Impact and Economics of Tuberculosis Prevention and Treatment in South Africa
South Africa bears a disproportionately large burden of HIV/tuberculosis (TB) co-infection and of multi-drug resistant tuberculosis (MDR-TB). Although the successful scaleup of antiretroviral therapy for HIV/AIDS has reduced HIV-related mortality, TB continues to be the largest single cause of adult death in the country, and MDR-TB accounts for a very large share of the national TB control budget. To help the Government of South Africa, PEPFAR, the WHO, and other organizations improve TB prevention, case-finding, diagnosis, and treatment, CGHD assists its South African partner, the Health Economics and Epidemiology Research Office (HE2RO), conduct research on the impact and economics of tuberculosis service delivery.
Research addresses three main areas:
• Site-level Costs and Outcomes of TB and MDR-TB Treatment. At a number of clinics that deliver TB and/or MDR-TB treatment, CGHD and HE2RO are studying the cascade of TB and drug-resistant TB diagnosis and treatment, outcomes of patients diagnosed with TB, and the costs of providing TB treatment. Research is also underway to map the MDR-TB referral system within the City of Johannesburg, to help improve the linkage of patients to care and treatment completion.
• RECON: Rewards for TB Contact Screening. Because of the high risk of both TB and HIV among the household contacts of TB patients and the importance of early case detection for both diseases and especially for drug-resistant TB, improving TB case finding is a priority. Having healthcare workers make multiple visits to the homes of TB patients in order to screen household contacts is a logistically challenging and resource-intensive strategy. One alternative to home visits that could prove effective and affordable is to offer small economic rewards to the household contacts of TB patients who voluntarily present at a healthcare facility for TB symptom screening and optional HIV testing. RECON is an evaluation of the feasibility, acceptability, and cost of offering an economic reward, in the form of a $5-$10 shopping voucher, to the household contacts of index patients (outpatient drug-susceptible and drug-resistant TB patients) who present at the study clinic for TB screening and optional HIV testing. If successful, this pilot project will create a demand for screening among high risk patients, who will be rewarded for identifying themselves to the healthcare system, and could prove to be an affordable alternative to resource-intensive home visits. It will also shift responsibility for contact tracing from overburdened clinic staff to those who have the most to gain from early case detection- the patients and their families.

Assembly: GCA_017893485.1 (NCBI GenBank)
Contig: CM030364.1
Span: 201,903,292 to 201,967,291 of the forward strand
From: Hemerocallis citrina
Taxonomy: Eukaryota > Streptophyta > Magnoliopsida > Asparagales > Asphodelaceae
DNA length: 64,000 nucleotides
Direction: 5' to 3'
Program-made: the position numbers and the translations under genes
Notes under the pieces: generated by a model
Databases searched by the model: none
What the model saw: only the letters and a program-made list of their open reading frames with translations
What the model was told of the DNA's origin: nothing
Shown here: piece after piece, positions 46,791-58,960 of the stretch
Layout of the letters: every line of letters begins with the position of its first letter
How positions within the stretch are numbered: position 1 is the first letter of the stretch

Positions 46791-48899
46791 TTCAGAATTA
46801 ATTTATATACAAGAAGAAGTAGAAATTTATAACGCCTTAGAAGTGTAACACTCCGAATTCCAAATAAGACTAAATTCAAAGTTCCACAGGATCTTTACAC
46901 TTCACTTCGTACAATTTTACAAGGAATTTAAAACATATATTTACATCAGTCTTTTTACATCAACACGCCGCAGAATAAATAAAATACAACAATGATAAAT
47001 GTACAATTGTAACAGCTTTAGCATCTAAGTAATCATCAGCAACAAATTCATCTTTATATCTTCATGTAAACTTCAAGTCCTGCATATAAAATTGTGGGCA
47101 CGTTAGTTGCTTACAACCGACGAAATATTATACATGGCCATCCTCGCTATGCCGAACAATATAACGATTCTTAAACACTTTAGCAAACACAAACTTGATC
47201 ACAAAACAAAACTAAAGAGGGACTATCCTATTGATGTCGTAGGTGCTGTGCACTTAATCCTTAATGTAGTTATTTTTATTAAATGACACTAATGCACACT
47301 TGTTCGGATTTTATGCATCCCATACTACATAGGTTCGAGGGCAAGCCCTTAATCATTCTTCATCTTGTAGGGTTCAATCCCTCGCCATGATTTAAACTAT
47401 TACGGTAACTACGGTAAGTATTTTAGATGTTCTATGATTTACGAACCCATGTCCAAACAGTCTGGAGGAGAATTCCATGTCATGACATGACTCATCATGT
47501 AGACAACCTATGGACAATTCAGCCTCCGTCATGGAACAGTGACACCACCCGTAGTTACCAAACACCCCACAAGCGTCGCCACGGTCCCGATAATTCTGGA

•Modeling the National Costs of TB Diagnosis and Treatment. In 2011, the National Health Laboratory Service asked the CGHD/HE2RO team to help estimate the costs of introducing GeneXpert MTB/RIF (Cepheid) technology into public sector laboratories across the country, a policy announced by the Minister of Health earlier in the year. Cost models were developed for this purpose and are now being used to guide decisions about the pace of scaleup of Xpert capacity, the numbers and sizes of machines required, and the algorithms to be used to diagnose TB.
|Principal Investigator||Sydney Rosen|
|Boston University Co-Investigators|
|Dates of Research||2010 – 2017|